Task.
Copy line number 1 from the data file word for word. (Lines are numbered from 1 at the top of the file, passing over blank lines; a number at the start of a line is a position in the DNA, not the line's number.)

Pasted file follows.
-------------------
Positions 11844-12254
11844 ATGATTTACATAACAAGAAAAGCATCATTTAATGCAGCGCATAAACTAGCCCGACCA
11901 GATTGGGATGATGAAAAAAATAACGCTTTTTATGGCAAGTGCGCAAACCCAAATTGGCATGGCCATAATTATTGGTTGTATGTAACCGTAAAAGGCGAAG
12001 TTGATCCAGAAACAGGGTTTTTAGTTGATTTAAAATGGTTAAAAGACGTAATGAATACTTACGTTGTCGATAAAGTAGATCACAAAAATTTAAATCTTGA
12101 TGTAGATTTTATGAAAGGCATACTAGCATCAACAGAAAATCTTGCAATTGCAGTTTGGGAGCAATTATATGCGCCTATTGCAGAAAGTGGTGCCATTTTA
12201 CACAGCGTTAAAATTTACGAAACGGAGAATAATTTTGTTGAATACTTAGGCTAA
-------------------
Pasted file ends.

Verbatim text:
Positions 11844-12254